He further argues that his claims do not require interpretation of the CBA, and that they are not
preempted by § 301 of the LMRA. As such, he contends that the Court lacks jurisdiction over
this matter, making removal under 28 U.S.C. § 1441 inappropriate. In addition, Thomas seeks an
award of attorney’s fees, costs, and expenses--pursuant to 28 U.S.C. § 1445(c)--claiming that
Defendants lacked an objectively reasonable basis to remove his action (Doc. 12).
In response, Defendants reiterate their assertion that section 1445(c) does not prevent
removal of Thomas’s action because his claims are completely preempted by § 301 of the
LMRA, as they require interpretation of the CBA. Defendants argue that they anticipate that—in
defense of Thomas’s workers’ compensation retaliation claim—they will rely on the power
granted them by the CBA to articulate legitimate, nondiscriminatory reasons for their actions
relating to Thomas and his injury. They also note, in a footnote, that a provision of the CBA
prohibits discrimination, including discrimination on the basis of disability, and requires that
employees be able to perform the essential functions of the job at issue. Alternatively,
Defendants argue that, even if the Court determines that remand is appropriate, it should not
award Thomas fees and costs under § 1447(c) because they had an objectively reasonable basis
to remove this action (Doc. 14).
In reply, Thomas asserts that Defendants have not identified any specific clause or
section of the CBA that would support complete preemption by the LMRA; and contends that
Defendants’ reliance on the CBA to support its affirmative defenses cannot alone support
complete preemption under the LMRA. Rather, according to Thomas, his claims are not
completely preempted under the LMRA, as his prima facie case is not “inextricably intertwined
with,” nor does it necessitate the interpretation of, any provision of the CBA (Doc. 15).
A defendant may remove an action from state court to the federal district court for the
district in which the action is pending if the action falls within the district court’s original
jurisdiction, unless an Act of Congress provides otherwise. 28 U.S.C. § 1441(a). The Supreme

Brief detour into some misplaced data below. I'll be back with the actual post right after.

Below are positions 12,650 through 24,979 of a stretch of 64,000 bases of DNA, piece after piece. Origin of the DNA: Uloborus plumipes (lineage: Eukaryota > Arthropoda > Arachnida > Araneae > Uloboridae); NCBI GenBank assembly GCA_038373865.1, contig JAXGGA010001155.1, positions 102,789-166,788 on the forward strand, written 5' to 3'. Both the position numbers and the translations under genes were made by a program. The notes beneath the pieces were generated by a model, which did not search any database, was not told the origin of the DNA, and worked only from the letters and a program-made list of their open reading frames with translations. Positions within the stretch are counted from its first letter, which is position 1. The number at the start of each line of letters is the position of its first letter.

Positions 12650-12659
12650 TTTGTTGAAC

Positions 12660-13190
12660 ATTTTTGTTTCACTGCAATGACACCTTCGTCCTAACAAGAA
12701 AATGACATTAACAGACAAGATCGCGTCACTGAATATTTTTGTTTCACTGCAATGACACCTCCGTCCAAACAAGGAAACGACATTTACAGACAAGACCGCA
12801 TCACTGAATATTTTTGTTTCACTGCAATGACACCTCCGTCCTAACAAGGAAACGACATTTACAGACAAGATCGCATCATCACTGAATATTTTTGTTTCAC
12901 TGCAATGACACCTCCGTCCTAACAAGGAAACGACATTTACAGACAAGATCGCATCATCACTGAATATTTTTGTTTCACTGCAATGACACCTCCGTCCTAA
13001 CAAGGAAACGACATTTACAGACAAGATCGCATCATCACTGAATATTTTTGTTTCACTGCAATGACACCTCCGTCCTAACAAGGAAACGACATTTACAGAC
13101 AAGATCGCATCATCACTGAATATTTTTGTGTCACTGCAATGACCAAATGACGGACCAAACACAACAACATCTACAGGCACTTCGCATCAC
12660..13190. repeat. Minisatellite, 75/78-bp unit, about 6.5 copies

Court has explained district courts’ jurisdiction over removed actions as follows:
Only state-court actions that originally could have been filed in federal court may
be removed to federal court by the defendant. Absent diversity of citizenship,
federal-question jurisdiction is required. The presence or absence of federalquestion jurisdiction is governed by the “well-pleaded complaint rule,” which
provides that federal jurisdiction exists only when a federal question in presented
on the face of the plaintiff’s properly pleaded complaint.
Ordinarily federal pre-emption is raised as a defense to the allegations in a
plaintiff’s complaint . . . [I]t is now settled law that a case may not be removed to
federal court on the basis of a federal defense, including the defense of preemption, even if the defense is anticipated in the plaintiff’s complaint, and even if
both parties concede that the federal defense is the only question truly at issue.
There does exist, however, an “independent corollary” to the well-pleaded
complaint rule . . . known as the “complete pre-emption” doctrine. On occasion,
the Court has concluded that the pre-emptive force of a statute is so
“extraordinary” that it “converts an ordinary state common-law complaint into
one stating a federal claim for purposes of the well-pleaded complaint rule.” . . .
Once an area of state law has been completely pre-empted, any claim purportedly
based on that pre-empted state law is considered, from its inception, a federal
claim, and therefore arises under federal law.
Caterpillar Inc. v. Williams, 482 U.S. 386, 392-93 (1987). The Supreme Court has also
summarized the pre-emptive force of § 301 of the LMRA as follows:
[W]hile there may be instances in which the [LMRA] pre-empts state law on the
basis of the subject matter of the law in question, § 301 pre-emption merely
ensures that federal law will be the basis for interpreting collective bargaining
agreements, and says nothing about the substantive rights a State may provide to
workers when adjudication of those rights does not depend upon the interpretation
of such agreements. In other words, even if dispute resolution pursuant to a
collective-bargaining agreement, on the one hand, and state law, on the other,
would require addressing precisely the same set of facts, as long as the state-law
claim can be resolved without interpreting the agreement itself, the claim is
“independent” of the agreement for § 301 pre-emption purposes.
Lingle v. Norge Div. of Magic Chef, Inc., 486 U.S. 399, 408-10 (1988). In addition, the Eighth